Molly laughed, Bill roared, holding his sides, his head thrown back in abandon as the bellowing noise ricocheted around the room. The wine was flowing fully; from cup to lips, spilling over naked skin and wasting over the floor and the tables, staining clothes.
Another night, similar to any other. And Martin was still unable to get the conversation with Philip out of his mind. Philip’s answers just threw up more questions. He had tried to silence the questions in the usual way, with wine and strong beer, young women and fast music that drowned out everything except the whirling tunes and the beating feet, the rasp in his throat and the surge in his loins.
But still Martin couldn’t quieten his mind. Still he couldn’t get back into the rhythm of the town as he had done. He hadn’t been to one of Philip’s parties since then, though he had been invited last night. Philip would have missed him, asked where he was.
Martin stared at the raucous celebrations of the room. He had found Molly and Bill, searching the houses for them until he found them here. He had tried to talk to them but they weren’t there for talking, they were there for dancing and for laughter. But Martin wasn’t able to laugh anymore. He felt himself outside the joke and wondered how he could ever have found it funny.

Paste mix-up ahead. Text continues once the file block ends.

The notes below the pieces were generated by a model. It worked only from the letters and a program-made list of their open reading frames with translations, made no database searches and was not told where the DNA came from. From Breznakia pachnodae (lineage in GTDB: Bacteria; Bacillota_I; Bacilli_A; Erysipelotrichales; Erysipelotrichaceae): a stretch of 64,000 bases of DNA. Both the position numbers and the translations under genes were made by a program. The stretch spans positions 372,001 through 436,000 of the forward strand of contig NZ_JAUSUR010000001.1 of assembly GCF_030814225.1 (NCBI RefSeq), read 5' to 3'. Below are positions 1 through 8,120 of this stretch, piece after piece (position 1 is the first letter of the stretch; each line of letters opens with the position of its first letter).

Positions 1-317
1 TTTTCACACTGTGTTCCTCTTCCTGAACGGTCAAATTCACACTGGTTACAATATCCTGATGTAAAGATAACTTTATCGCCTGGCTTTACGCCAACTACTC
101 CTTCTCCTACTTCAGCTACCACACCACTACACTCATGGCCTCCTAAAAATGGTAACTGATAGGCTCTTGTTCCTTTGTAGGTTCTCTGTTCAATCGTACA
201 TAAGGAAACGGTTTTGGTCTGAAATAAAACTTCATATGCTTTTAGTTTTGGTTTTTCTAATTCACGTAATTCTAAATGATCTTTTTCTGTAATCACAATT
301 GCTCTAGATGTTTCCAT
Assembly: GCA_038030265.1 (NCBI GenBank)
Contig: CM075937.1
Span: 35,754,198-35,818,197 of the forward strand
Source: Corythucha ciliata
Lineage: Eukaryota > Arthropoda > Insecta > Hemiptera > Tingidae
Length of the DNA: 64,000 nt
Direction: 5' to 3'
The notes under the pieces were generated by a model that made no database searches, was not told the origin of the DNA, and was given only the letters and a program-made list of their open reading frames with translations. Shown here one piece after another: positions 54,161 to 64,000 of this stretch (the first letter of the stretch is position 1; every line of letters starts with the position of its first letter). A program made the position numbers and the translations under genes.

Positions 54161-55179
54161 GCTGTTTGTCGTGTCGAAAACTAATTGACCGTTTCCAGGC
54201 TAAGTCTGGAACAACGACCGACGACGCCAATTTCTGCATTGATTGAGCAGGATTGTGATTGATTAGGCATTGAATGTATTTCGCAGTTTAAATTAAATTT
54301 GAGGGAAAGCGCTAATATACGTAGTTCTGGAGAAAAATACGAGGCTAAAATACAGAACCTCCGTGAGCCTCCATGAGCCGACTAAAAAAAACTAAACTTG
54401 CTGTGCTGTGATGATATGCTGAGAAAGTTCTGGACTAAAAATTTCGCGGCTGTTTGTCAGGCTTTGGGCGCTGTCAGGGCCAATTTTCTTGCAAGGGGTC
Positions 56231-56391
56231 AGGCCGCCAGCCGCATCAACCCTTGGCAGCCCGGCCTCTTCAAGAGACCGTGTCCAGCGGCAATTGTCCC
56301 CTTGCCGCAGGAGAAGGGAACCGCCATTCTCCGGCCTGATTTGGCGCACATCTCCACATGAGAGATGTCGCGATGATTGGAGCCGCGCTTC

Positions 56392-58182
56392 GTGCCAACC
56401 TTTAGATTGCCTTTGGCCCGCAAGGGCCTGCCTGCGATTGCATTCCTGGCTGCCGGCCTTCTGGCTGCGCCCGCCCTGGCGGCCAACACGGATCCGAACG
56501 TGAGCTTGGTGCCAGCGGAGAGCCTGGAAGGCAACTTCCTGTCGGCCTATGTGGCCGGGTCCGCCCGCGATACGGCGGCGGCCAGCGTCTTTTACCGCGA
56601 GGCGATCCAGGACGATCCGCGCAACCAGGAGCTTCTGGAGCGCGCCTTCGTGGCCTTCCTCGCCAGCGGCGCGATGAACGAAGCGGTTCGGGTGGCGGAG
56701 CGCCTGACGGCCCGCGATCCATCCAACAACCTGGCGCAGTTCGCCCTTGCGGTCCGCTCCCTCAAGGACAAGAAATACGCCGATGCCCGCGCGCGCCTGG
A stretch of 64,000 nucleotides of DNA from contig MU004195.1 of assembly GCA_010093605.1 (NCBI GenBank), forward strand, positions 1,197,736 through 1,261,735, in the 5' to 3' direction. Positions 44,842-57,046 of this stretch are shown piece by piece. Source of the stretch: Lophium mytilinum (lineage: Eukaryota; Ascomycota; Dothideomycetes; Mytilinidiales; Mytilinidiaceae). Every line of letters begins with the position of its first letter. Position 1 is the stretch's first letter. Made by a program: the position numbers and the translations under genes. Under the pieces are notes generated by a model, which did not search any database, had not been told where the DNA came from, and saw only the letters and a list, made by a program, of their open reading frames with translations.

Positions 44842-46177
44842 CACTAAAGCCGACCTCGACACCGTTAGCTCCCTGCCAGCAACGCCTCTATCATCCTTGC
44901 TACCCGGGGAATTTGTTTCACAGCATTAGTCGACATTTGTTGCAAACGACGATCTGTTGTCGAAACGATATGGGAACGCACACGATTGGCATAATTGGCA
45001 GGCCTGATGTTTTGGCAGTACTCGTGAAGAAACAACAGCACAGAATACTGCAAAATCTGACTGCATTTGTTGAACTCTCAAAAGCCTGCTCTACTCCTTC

Where was the sun, he wondered. Whenever he was awake it was night time. Had Hypnos gone for ever, could he get it back and if he did, would he ever feel the same as he had done before he had somehow found himself trapped in Pasithea.
Martin’s head was too heavy for his brain. He watched Molly repeat the last line of her joke and heard Bill struggle over the lip of his cup to hold the wine and laughter in his mouth at the same time. He saw the room whirl as other jokes rolled among them. The music flashed and soared, the people roared and clutched their drinks in hysteria.
Martin watched as Bill drank deep from his bottle and as he did so he twisted on his stool, his hips sliding out from under his torso. The stool he had been balanced on flipped out from underneath him and he crashed down, spilling himself and his drink across the sawdust floor. He gasped like a floundered fish as Martin watched him dispassionately. A blank look in his eyes as his friend tried to get up and couldn’t and clutched his chest with both arms as he gasped for air that couldn’t come.